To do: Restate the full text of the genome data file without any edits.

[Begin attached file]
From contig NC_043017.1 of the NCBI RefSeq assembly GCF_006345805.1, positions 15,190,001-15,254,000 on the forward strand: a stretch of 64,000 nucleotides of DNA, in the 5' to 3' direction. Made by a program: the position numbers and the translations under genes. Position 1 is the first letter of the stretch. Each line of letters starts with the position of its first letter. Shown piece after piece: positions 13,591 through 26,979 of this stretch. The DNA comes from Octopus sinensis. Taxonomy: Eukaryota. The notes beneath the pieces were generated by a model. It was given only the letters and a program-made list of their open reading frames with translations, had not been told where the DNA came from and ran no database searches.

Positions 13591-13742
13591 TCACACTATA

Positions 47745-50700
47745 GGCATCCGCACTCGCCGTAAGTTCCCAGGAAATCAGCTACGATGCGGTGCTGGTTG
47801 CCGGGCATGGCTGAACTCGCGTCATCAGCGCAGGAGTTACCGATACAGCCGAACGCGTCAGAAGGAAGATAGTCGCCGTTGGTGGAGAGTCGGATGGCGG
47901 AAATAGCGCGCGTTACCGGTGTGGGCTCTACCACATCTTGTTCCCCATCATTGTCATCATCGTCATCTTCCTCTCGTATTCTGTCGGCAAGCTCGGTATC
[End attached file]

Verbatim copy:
From contig NC_043017.1 of the NCBI RefSeq assembly GCF_006345805.1, positions 15,190,001-15,254,000 on the forward strand: a stretch of 64,000 nucleotides of DNA, in the 5' to 3' direction. Made by a program: the position numbers and the translations under genes. Position 1 is the first letter of the stretch. Each line of letters starts with the position of its first letter. Shown piece after piece: positions 13,591 through 26,979 of this stretch. The DNA comes from Octopus sinensis. Taxonomy: Eukaryota. The notes beneath the pieces were generated by a model. It was given only the letters and a program-made list of their open reading frames with translations, had not been told where the DNA came from and ran no database searches.

Positions 13591-13742
13591 TCACACTATA

Positions 47745-50700
47745 GGCATCCGCACTCGCCGTAAGTTCCCAGGAAATCAGCTACGATGCGGTGCTGGTTG
47801 CCGGGCATGGCTGAACTCGCGTCATCAGCGCAGGAGTTACCGATACAGCCGAACGCGTCAGAAGGAAGATAGTCGCCGTTGGTGGAGAGTCGGATGGCGG
47901 AAATAGCGCGCGTTACCGGTGTGGGCTCTACCACATCTTGTTCCCCATCATTGTCATCATCGTCATCTTCCTCTCGTATTCTGTCGGCAAGCTCGGTATC